WASHINGTON — President Biden will announce on Monday that he will nominate Dr. Monica M. Bertagnolli, a cancer surgeon who became the director of the National Cancer Institute in October, to be the next director of the National Institutes of Health, filling a position that has been vacant for more than a year.
Dr. Bertagnolli is also a cancer patient. She announced late last year that she had she received a diagnosis of early breast cancer.
In a statement shared by the White House, Mr. Biden called her a “world-class physician-scientist” who had “spent her career pioneering scientific discovery and pushing the boundaries of what is possible to improve cancer prevention and treatment for patients, and ensuring that patients in every community have access to quality care.”
Dr. Bertagnolli will need to be confirmed by the Senate. She is the first female director of the National Cancer Institute, which is part of the National Institutes of Health. She would be only the second woman to lead the N.I.H. on a permanent basis.
For Mr. Biden, cancer research is deeply personal. His elder son, Beau Biden, died of brain cancer in 2015 at age 46. Last year, the president set a goal of reducing the death rate from cancer by at least 50 percent over the next 25 years — part of an effort, he said then, to “supercharge” the cancer “moonshot” program he initiated and presided over when he was vice president.
On Monday, Mr. Biden praised Dr. Bertagnolli for advancing that initiative and for her efforts to promote research on childhood cancers and programs to expand access to cancer clinical trials.
The announcement of her nomination was not a surprise; a number of news organizations, including The New York Times, reported last month that the president planned to nominate Dr. Bertagnolli. It is not clear why there was a delay.
Fighting cancer is also personal for Dr. Bertagnolli. In mid-December, she announced her diagnosis and said she was “thankful to be receiving excellent care” at Brigham and Women’s Hospital and Dana-Farber Cancer Institute, where she had worked as a surgical oncologist before taking the helm of the National Cancer Institute.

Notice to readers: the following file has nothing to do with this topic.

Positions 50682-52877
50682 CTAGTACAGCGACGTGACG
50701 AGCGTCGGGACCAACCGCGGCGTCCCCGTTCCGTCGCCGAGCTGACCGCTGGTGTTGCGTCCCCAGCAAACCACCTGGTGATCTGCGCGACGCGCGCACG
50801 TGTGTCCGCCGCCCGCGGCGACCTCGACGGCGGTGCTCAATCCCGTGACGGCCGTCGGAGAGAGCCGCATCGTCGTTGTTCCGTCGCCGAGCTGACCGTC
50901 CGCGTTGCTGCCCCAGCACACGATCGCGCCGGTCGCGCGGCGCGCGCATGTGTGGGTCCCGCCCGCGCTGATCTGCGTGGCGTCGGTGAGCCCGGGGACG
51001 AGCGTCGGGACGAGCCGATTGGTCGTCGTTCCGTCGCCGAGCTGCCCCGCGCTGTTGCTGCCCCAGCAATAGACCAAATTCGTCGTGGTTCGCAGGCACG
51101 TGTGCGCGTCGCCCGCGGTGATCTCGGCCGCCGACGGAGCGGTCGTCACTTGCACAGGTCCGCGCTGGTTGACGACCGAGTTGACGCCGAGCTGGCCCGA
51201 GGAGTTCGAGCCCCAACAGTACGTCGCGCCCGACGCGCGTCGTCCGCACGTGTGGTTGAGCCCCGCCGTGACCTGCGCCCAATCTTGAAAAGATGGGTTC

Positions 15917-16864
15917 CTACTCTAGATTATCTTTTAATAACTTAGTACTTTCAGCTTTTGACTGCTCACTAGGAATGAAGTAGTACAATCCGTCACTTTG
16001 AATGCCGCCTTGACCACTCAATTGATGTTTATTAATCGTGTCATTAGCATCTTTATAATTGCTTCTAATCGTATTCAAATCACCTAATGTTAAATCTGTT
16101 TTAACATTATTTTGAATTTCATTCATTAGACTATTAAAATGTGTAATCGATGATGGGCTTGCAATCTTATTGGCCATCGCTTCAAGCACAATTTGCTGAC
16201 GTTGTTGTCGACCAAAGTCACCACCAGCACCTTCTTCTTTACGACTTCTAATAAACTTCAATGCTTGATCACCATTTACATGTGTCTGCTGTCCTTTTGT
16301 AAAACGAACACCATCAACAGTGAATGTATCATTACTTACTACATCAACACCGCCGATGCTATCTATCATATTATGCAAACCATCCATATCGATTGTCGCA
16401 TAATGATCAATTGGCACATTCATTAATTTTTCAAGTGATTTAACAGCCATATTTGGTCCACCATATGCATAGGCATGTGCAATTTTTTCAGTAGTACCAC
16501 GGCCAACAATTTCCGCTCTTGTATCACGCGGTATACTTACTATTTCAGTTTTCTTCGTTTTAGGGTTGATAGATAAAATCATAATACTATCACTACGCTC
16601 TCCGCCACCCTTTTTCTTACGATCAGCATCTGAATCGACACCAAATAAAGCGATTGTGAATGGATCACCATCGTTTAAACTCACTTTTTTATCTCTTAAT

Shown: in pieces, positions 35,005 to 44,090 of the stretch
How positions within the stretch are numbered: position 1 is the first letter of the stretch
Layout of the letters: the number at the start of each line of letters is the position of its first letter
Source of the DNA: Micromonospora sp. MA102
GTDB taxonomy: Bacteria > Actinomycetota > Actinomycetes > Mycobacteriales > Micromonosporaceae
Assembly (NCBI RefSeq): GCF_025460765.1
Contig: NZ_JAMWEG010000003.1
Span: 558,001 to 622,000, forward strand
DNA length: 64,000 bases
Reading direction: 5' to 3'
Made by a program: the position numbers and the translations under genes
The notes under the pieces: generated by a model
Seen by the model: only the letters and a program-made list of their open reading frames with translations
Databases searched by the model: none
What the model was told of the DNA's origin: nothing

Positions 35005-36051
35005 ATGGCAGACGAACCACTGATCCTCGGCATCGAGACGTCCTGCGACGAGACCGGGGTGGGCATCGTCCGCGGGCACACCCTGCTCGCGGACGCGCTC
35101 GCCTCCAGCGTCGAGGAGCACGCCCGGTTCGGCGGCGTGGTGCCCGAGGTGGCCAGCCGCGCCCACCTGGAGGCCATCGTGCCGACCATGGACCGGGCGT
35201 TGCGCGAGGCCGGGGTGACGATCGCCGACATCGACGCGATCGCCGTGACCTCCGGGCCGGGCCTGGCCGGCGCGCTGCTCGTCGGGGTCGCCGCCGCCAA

She said then that her prognosis was good and that she had enrolled in a clinical trial. In an interview with NPR in February, she said she was still in treatment.
“I went in for my regular mammogram expecting it to be negative like all the others and got a nasty surprise,” she said. “And so now I know what it feels like.” She added: “First thing I asked my doctors was, is there anything available for me? And there was a study available for me, and I signed on.”
Only one woman, Dr. Bernadine P. Healy, an appointee of President George H.W. Bush, has led the National Institutes of Health on a permanent basis. Dr. Ruth Kirschstein, a longtime federal scientist and N.I.H. administrator, did two stints as the agency’s acting director.
If confirmed, Dr. Bertagnolli would replace Dr. Lawrence A. Tabak, who has led the agency in an acting capacity since its last permanent director, Dr. Francis S. Collins, left his post in December 2021. Dr. Collins, an appointee of President Barack Obama, served in that job for more than 12 years.
As N.I.H. director, Dr. Bertagnolli would lead one of the world’s premier research agencies, a collection of 27 institutes and centers focusing on cancer, infectious disease, heart and lung ailments, mental health and drug abuse, among other medical matters. With an annual budget of more than $47 billion, the N.I.H. funds research around the world.
A daughter of Italian and French Basque immigrants, Dr. Bertagnolli grew up on a ranch in southwestern Wyoming, studied engineering as an undergraduate at Princeton University and attended medical school at the University of Utah. Before joining the federal government, she was a professor of surgery specializing in surgical oncology at Harvard Medical School.
Discussion about this post